A worm-inspired robot based on an origami structure and magnetic actuators
Bio-inspired robots, robotic systems that emulate the appearance, movements, and/or functions of specific biological systems, could help to tackle real-world problems more efficiently and reliably. Over the past two decades, roboticists have introduced a growing number of these robots, some of which draw inspiration from fruit flies, worms, and other small organisms.
Researchers at China University of Petroleum (East China) recently developed a worm-inspired robot with a body structure that is based on the oriental paper-folding art of origami. This robotic system, introduced in Bioinspiration & Biomimetics, is based on actuators that respond to magnetic forces, compressing and bending its body to replicate the movements of worms.
"Soft robotics is a promising field that our research group has been paying a lot of attention to," Jianlin Liu, one of the researchers who developed the robot, told Tech Xplore. "While reviewing the existing research literature in the field, we found that bionic robots, such as worm-inspired robots, was a topic worth exploring. We thus set out to fabricate a worm-like origami robot based on the existing literatures. After designing and reviewing several different structures, we chose to focus on a specific knitting pattern for our robot."
The worm-inspired robot created by Liu and his colleagues consists of an origami-based backbone, 24 magnetic sheets inside its body, and two NdFeB magnets in the external part of its body. The robot's backbone was created following a paper-knitting origami pattern.
When exposed to magnetic forces, the robot's body deforms and compresses, resulting in locomotion patterns that resemble those of earthworms and other crawling, worm-like organisms. As it is primarily based on paper and magnets, the system is low-cost, easy to fabricate and weighs very little.
"The origami structure proposed in this article reproduces the both appearance and structure of worms and other worm-like creatures," Liu explained. "Several robots introduced in recent years are based on magnetic actuation, and these robots can be valuable for different applications, for instance for cleaning pipelines and other constricted environments. Our work could largely enrich the origami robot field and inspire the development on new advanced equipment."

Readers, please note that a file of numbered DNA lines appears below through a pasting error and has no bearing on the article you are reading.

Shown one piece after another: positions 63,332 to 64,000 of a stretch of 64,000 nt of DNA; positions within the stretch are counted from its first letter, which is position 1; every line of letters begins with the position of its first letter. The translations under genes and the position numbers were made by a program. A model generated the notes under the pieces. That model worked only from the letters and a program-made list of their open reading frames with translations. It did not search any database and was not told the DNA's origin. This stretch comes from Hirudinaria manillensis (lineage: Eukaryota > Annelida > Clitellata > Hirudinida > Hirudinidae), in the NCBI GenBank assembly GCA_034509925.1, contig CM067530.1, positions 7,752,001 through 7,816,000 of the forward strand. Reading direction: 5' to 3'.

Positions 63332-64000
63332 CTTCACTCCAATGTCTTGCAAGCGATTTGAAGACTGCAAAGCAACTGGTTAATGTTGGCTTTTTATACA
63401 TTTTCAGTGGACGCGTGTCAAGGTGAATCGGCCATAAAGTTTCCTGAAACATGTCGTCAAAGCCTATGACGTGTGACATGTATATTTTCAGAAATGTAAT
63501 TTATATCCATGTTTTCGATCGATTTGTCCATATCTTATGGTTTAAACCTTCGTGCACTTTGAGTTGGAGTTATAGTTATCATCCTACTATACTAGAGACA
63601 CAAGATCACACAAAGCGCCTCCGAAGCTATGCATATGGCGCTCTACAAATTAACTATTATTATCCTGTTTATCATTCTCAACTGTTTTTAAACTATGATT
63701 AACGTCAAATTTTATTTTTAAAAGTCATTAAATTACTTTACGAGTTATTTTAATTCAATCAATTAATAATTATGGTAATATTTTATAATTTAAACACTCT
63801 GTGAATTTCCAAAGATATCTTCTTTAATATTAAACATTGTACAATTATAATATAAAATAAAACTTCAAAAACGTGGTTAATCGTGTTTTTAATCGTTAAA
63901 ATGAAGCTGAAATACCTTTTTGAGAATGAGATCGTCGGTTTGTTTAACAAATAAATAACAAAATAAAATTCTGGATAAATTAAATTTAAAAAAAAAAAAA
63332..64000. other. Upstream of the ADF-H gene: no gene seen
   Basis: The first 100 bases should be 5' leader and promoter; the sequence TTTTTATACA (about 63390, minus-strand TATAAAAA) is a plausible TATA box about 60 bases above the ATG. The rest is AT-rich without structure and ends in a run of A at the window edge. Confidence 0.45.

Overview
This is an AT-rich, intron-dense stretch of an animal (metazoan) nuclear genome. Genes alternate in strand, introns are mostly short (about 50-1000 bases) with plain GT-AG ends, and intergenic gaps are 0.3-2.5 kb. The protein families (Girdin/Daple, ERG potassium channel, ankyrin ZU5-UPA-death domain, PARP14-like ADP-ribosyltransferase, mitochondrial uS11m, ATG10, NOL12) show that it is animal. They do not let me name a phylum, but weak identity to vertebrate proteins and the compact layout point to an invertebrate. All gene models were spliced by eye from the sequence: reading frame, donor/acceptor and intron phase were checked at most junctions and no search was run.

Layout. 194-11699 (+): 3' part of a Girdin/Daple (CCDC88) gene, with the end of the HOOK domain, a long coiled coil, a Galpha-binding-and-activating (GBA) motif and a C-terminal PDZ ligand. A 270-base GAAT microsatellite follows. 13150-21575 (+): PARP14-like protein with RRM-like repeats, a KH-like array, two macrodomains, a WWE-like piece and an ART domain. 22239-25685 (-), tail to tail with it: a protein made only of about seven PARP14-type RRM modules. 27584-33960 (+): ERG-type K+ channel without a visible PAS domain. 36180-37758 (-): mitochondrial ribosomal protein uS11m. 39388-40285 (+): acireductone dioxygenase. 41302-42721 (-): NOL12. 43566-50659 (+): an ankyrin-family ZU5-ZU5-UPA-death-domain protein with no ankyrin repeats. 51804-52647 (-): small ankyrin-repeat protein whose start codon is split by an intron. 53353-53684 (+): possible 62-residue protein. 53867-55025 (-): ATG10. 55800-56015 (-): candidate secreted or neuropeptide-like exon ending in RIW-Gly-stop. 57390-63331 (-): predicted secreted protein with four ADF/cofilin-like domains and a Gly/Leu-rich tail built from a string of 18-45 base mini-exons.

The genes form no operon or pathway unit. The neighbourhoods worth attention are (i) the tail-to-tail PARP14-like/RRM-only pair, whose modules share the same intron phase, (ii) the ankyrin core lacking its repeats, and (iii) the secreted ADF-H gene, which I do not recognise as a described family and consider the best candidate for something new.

In initial simulations, the researchers used their robot to produce three different types of motion, which they dubbed the inchworm, Omega and hybrid motions. These different locomotion styles could allow a more advanced version of their robot to effectively tackle different types of tasks, for instance avoiding obstacles, climbing walls, crawling inside pipes, or delivering small parcels.
In the future, Liu and his colleagues plan to further improve their robot's design and create more advanced bio-inspired robotic systems. In addition, they hope that their work will inspire other research teams to create similar worm-inspired robots that could help to solve a wide range of real-world problems more efficiently.
"The development of origami robots based on bionic worms is a promising research topic and I plan to explore it further in my future work," Liu added. "For example, I would like to design more origami prototype robots with features that are specifically inspired by earthworms or other worms, which could be valuable for specific applications. Finally, focusing on other actuation methods could also potentially enrich our research."
More information: Yuchen Jin et al, A worm-inspired robot based on origami structures driven by the magnetic field, Bioinspiration & Biomimetics (2023). DOI: 10.1088/1748-3190/acd59e
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